Anonymity and Sovreignty (Re-Post)
[This is a re-posting of an article I posted on my former blog back in early May, when I had, at most, six daily readers. In light of the anonymous bombings that have taken place on various blogs recently, I thought I would pull it from the archives.]
One of the things I found interesting about the process of interviewing with the pastor search committee at the church I now serve was their concern with my future plans. It is understandable that, with the average tenure of pastors in our denomination hovering around two years, churches are concerned that someone not come on the field and immediately begin to look for where they might go next. This kind of stepping-stone mentality obviously does not lend itself to the establishment of effective ministry. I have found that it takes a year or so just to learn everyone's names and get to know them just at a surface level.
It is also understandable that I would be asked this question because of my resume. The first church at which I served as Youth & Music Minister was a very small church, and the position was part-time. I served there for a year, at which point God opened up a full-time opportunity. That year was a wonderful time of learning, and I and the people in that church were grateful for it; we left with no hard feelings. After that year, I served in three churches in slightly more than five years, and I was at the last one for just over four of those years. I won't go into the issues that lead to two very short stays; no secrets, it just doesn't matter to the point of this post. But God used every day of those five years to teach and prepare me for where I am now serving, and the learning and growing continues.
My answer to the committee's concerns was simply that I trust in God. I have seen God use me in a very short tenure to accomplish wonderful things for His glory, and I have seen long stretches where I didn't see until much later the value of anything I was doing. I want to be where God wants me to be, doing what He wants me to be doing, as long as He wants me doing it. If that means my preschool children leave this parsonage for college, so be it; if we are gone in fourteen months because God is leading, I trust Him to reveal that clearly. God is indeed sovereign, and my trust is in Him, for today and for each tomorrow.
By now, if you're still with me, you're wondering what this has to do with anonymity; it is, in fact, the purpose of this post. I call on all those who want to participate in the many facets of our SBC debate to do so prayerfully, thoughtfully, and openly. There has been much damage to trust in our conversation caused by anonymous comments, and this should not be. There has been much-needed repentance, which I deeply appreciate. But there continue to be those who do not have the integrity to place their identity behind their words, and I see this as nothing more than a lack of faith in God's sovereign care. Of course, I welcome the participation of those whose missionary service in parts of the world where the revelation of their identity would place themselves or their families in physical jeopardy, and I respect this as a legitimate reason for anonymity. But I am convinced that it is the only legitimate reason.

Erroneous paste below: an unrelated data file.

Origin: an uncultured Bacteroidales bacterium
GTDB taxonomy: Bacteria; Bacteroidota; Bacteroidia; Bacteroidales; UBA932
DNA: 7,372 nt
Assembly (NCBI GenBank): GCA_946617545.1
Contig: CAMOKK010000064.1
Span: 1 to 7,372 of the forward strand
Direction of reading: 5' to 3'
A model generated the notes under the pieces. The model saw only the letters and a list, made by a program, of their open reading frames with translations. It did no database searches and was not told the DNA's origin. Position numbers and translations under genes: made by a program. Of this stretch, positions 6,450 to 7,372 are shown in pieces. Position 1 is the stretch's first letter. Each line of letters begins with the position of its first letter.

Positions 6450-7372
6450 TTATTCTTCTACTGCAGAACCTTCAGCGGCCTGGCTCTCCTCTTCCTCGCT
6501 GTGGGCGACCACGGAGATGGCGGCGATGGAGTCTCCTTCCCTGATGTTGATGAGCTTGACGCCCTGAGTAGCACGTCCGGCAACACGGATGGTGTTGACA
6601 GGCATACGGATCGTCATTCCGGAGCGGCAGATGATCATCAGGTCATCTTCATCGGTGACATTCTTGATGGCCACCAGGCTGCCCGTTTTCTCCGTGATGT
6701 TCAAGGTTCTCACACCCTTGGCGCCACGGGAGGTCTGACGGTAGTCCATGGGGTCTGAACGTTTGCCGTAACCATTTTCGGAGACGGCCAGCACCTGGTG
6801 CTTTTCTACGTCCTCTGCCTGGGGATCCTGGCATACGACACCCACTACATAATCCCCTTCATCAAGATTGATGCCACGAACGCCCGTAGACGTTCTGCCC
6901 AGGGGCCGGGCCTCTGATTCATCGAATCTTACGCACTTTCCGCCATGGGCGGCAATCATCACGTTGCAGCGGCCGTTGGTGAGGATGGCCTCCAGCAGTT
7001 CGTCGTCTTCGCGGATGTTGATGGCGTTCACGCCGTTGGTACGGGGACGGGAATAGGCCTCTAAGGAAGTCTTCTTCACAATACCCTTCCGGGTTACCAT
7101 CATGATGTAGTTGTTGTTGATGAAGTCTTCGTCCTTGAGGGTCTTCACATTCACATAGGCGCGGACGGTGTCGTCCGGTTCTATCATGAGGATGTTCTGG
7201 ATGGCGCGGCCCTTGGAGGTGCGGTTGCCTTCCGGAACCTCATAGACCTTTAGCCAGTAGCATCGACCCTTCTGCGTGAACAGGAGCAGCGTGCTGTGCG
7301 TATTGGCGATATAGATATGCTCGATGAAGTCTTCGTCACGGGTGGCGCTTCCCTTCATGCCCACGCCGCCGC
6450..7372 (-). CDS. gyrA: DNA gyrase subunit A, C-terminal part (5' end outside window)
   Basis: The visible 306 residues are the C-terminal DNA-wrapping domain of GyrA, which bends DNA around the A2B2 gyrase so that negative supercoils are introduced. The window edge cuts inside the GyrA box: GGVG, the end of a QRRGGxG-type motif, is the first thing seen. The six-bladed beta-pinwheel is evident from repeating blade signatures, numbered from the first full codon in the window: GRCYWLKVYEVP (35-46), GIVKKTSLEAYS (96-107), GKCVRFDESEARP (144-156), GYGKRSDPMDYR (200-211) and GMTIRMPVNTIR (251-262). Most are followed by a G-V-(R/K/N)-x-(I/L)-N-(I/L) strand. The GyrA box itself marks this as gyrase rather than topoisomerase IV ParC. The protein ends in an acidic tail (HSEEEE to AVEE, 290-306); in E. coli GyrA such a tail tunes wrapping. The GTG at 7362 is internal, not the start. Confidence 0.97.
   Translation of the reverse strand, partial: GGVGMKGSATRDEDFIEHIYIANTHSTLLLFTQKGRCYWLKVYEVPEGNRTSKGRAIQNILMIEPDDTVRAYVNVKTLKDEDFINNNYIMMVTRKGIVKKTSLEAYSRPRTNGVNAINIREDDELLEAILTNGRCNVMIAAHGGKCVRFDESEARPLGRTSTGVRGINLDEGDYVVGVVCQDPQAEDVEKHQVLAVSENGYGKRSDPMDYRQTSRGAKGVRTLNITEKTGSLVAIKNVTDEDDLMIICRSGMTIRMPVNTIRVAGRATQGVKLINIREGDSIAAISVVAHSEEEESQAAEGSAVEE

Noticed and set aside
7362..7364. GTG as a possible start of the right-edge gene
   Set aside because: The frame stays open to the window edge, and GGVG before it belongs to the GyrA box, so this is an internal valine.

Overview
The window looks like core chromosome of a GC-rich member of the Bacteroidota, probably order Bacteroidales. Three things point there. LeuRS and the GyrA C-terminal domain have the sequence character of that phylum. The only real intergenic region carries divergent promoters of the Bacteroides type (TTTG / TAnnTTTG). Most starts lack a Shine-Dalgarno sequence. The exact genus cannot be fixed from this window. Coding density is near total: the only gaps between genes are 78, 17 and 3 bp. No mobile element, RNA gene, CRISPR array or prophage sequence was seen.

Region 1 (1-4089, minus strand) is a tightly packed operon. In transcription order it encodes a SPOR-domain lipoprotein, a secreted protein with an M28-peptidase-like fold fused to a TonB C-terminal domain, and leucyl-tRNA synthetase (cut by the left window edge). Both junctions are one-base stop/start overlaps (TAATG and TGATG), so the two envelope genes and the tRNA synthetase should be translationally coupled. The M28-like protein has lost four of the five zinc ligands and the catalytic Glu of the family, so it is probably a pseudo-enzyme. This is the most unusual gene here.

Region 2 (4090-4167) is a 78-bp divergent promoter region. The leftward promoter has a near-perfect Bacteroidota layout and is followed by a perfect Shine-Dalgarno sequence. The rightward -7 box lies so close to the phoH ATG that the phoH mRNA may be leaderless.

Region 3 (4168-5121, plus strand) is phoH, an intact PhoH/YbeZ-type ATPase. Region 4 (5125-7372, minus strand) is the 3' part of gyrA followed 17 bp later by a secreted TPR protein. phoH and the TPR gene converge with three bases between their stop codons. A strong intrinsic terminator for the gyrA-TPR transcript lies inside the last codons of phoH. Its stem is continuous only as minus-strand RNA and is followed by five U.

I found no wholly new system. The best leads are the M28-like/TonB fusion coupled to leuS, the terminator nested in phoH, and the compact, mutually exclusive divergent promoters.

I was not a part of the conservative resurgence in our convention, although I am in agreement with the publicly stated goals of those who led it. I have no doubt that there are those whose actions toward others in the carrying out of our "reformation" leave them in need of repentance, though I myself am under no such personal conviction. I do not question the claims of ungodly treatment that some have made. I do not question the belief on the part of some that if their identity were placed with their statements, they would be targeted for retribution. What I question in those who choose to remain anonymous is their faith in the power of God to sustain them in the trial, or to deliver them from it.
If someone believes that they must say what they have to say, and they are convinced of the truth of their statement, they should be willing to place it before the world openly and allow God to do with it, and with them, whatever He wills.
Hananiah, Mishael, and Azariah (better known as Shadrach, Meshach, and Abednego) did not anonymously refuse to worship Nebuchadnezzar's statue. They stood confidently before the enraged king and said, "If the God we serve exists, then He can rescue us from the furnace of blazing fire, and He can rescue us from the power of you, the king. But even if He does not rescue us, we want you as king to know that we will not serve your gods or worship the gold statue you set up.
It would be fair to say that perhaps it does not require the courage of these three for me to put my name behind my words. It may be fair to say that for others who wish to participate in our debates, it does require this courage, although the repercussions I have heard discussed relate more often to loss of employment than to being burned with fire. But the God who delivered then can still deliver today. And if He had not delivered them, they would have died with their integrity, and they would have been remembered by name.